During a visit to Detroit last year, President Trump announced his administration would assess and correct the current vehicle fuel-economy standards, which impose significant costs on American consumers and eliminate jobs. The administration is continuing to deliver on that promise. On Thursday the Transportation Department and Environmental Protection Agency are announcing a joint proposal to update the national automobile fuel-economy and greenhouse-gas standards to give consumers greater access to safer, more affordable vehicles, while continuing to protect the environment.
The joint proposal lays out eight options for new national fuel-economy standards for model years 2021-26. All interested parties are asked to weigh in with their views. The goal is to get it right—to create one national standard that is technologically feasible and economically practicable, while promoting energy conservation, furthering other environmental goals, and preserving consumer choice. The administration’s proposed option would lock in the 2020 standards until 2026, because the analysis of our agencies suggests that those standards strike the appropriate regulatory balance between vehicle improvements, environmental benefits and safety.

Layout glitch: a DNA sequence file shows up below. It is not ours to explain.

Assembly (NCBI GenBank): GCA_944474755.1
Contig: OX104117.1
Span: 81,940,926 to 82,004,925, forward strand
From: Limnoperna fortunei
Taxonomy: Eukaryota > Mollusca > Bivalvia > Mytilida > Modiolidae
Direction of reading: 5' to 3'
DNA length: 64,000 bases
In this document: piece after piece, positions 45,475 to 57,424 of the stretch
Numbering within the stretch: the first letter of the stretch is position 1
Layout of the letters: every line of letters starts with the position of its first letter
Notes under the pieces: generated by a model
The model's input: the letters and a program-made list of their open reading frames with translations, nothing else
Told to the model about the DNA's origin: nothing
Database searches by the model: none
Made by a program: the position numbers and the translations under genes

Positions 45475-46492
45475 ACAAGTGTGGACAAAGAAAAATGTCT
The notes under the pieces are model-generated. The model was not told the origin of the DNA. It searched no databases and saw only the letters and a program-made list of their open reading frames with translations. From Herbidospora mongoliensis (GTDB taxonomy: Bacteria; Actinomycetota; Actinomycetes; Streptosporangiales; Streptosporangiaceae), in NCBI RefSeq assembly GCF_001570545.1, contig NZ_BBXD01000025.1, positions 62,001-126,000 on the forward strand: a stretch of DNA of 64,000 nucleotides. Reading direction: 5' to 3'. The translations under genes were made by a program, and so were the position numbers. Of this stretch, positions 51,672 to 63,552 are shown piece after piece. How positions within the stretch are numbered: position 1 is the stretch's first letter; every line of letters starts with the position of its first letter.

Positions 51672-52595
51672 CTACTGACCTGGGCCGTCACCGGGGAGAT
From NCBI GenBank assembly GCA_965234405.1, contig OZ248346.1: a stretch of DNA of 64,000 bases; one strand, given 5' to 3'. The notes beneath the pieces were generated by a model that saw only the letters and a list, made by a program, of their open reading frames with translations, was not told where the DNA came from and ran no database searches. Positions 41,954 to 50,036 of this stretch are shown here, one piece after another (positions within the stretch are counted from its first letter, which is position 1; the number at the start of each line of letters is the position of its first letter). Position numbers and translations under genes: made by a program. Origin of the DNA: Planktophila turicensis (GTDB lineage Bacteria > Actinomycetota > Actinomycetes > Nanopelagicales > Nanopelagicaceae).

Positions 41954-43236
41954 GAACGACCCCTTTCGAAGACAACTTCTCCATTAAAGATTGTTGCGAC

There are compelling reasons for a new rulemaking. The standards implemented by the previous administration raised the cost and decreased the supply of newer, safer vehicles. The government also previously failed to conduct a midterm review in the manner promised. Customers’ preferences have also changed since the current standards were introduced.
Read the full op-ed in The Wall Street Journal.
Elaine Chao is the Secretary of Transportation. Andrew Wheeler is acting EPA Administrator.